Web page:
This is much more like it! I was brought to this article from the O'Reilly one:
I find your insights to largely overshadow Marc Hedlund 's suggestions.
Thanks for posting this!
(And yes, I do qualify along all of your 15 parameters:-)
Excellent post. I too agree with the first poster.
What would help a lot of would-be entreprenuers is a way to evaluate ideas. I tend to churn out new ideas quite often, for me the trick is how to choose one to pursue. Any advice would be much appreciated!
I just want to point out that the second poster's statement that, "I too agree with the first poster" is garbled. As far as I can tell he is the first one to agree with the first poster, so the "too" is superfluous. Thank you for your cooperation.
Thanks to those that commented. Glad you liked the article.
John: I've written a couple of articles on idea generation and filtering, but will think about this more and see if its possible to dig deeper.
I got to this article by way of the radar. Being a tech entrepreneur myself, I see a lot of similarities in what you are saying. Great article!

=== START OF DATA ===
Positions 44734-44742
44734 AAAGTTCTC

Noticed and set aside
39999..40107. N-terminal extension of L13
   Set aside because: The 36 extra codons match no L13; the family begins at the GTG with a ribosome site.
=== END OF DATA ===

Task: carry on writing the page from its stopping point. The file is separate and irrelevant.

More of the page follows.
I like what I read. It gives food for my mind to think about. Thanks for the write up.
Great article. I like to see original thinking and writing like this.
Spot-on, IMHO ;) Jives with my experience.
It's good to see #2 on the list. Every successful entrepreneur I know is an information junkie and always seems to be reading a ton of things at once.
That was a very motivational blog for me. I wonder if everyone feels like they are all 15 of those things, even though they are probably not.
Very nice complement to Rael's article on Radar! The hardest part for me has not been having good ideas, but in finding a partner. I am determined NOT to do this thing alone, but everyone seems to be into his/her own thing. We'll see how things mesh in my new home (Seattle), which seems to feed the entrepreneurial spirit. One things I would add to the list is to talk to other people 9even if email is preferred), because at the end of the day, tools are for people, not the other way around! I would LOVE to set up a shop wherein each person has a passion, but we might share other skills (like, in my case, legal training).
I think the software industry (in a lot of cases) can't HANDLE people like this. Look at all of the founders who have been absorbed by larger software organizations (Reddit, Dodgeball, etc.) and have run screaming in the other direction.
Excellent post! Although I am not a "software" guy, I am entrepreneurial. One thing I have learned over my short career is that it's okay if you don't know everything; just find the right people to fill those voids. I have found that listening to those that know more than you on a certain topic, can be an invaluable experience. Again, thank you for an excellent post.
could you please bullet ways by which one can become successful using the software programmes